Rum baba, aka baba au rhum, is a sticky-sweet dessert made from a yeast-based cake soaked in, you guessed it, rum – after first being soused in a simple sugar syrup.
We first tried rum baba in Montreal at a restaurant called L’Express when we were Crash Testing our way across Canada. After that we tracked it down in a few other restaurants in different parts of the world, but none of them were quite the same as that first baba, so we decided that one day we’d have to try making it ourselves.
I loved the fez-like shape of the L’Express baba, made in what’s called a dariole mould. They’re also sometimes baked in a savarin mould, either individually or as one big baba to be cut up and shared.
We made plain babas but you can add about 100g raisins to the mixture after the butter. You soak these first in the rum, which you then pour off to use later for drizzling over your babas.
2 tablespoons milk, room temperature
2 tablespoons sugar
2 teaspoons dried yeast
generous pinch of salt
250g (9oz) plain flour
100g (3.5oz) butter, cubed and softened
500g (1lb) white sugar
cup or more of golden rum, good quality
Fully combine eggs, milk, sugar, yeast and salt with a whisk – no need to beat vigorously. Separately, add flour to a mixing bowl. With an electric mixer or wooden spoon, mix the liquids into the flour until smoothly combined.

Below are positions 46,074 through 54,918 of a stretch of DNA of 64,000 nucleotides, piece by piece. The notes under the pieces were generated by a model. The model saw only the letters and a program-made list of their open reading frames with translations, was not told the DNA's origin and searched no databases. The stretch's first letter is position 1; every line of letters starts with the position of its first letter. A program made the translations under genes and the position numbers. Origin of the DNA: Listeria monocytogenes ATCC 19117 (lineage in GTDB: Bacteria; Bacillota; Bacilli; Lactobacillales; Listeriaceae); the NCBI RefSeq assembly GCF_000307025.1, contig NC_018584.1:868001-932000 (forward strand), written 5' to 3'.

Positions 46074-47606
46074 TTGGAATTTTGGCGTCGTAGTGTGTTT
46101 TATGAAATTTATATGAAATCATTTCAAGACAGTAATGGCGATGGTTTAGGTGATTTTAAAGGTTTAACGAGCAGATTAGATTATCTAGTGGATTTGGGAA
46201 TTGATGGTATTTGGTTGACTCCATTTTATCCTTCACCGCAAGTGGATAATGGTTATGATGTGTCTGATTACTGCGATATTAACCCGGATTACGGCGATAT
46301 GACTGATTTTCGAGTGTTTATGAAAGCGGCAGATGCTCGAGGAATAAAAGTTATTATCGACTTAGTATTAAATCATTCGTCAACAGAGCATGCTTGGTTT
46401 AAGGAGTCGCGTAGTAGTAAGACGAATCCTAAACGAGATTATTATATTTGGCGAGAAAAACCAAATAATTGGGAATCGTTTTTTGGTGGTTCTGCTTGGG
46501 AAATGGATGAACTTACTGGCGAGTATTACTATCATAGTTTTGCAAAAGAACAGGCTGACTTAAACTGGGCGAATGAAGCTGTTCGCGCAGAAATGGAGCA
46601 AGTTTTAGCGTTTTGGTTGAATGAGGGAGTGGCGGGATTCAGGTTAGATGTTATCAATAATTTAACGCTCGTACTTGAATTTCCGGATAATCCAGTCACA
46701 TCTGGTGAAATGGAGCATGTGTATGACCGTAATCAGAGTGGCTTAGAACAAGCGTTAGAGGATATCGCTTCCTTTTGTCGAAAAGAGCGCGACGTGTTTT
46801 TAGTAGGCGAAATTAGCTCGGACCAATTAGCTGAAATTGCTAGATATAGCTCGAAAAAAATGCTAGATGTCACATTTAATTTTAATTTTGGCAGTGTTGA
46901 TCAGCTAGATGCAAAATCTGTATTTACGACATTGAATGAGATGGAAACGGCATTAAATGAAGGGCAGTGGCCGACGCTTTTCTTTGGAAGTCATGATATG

Add the butter and mix it thoroughly through.
Grease dariole, savarin or other suitable moulds with butter. Divide mixture equally among moulds, with no individual mould more than half full. Cover moulds in cling wrap and allow them to stand in a warm place for about an hour. The mixture should roughly double in size, give or take.
Remove cling film and bake babas in a preheated oven at 200 degrees C / 390 degrees F for 15-20 minutes. Remove when golden brown on top, turn out on to a rack and allow to cool. They can be kept a few days before proceeding with the next step.
Pour a litre of hot water into a saucepan and dissolve the sugar. Bring to a simmer and fully immerse one baba at a time, turning to make sure all sides are soaked. It will expand to about half again its original size. You’ll know it’s saturated when it stops letting out tiny bubbles.
Transfer the babas to a serving dish and pour rum equally over each one. As it dribbles into the tray, spoon the rum back over the babas until they are liberally soaked through.
Serve to your tastes with quality vanilla ice-cream, and/or chantilly cream, berries, fruit and what-not.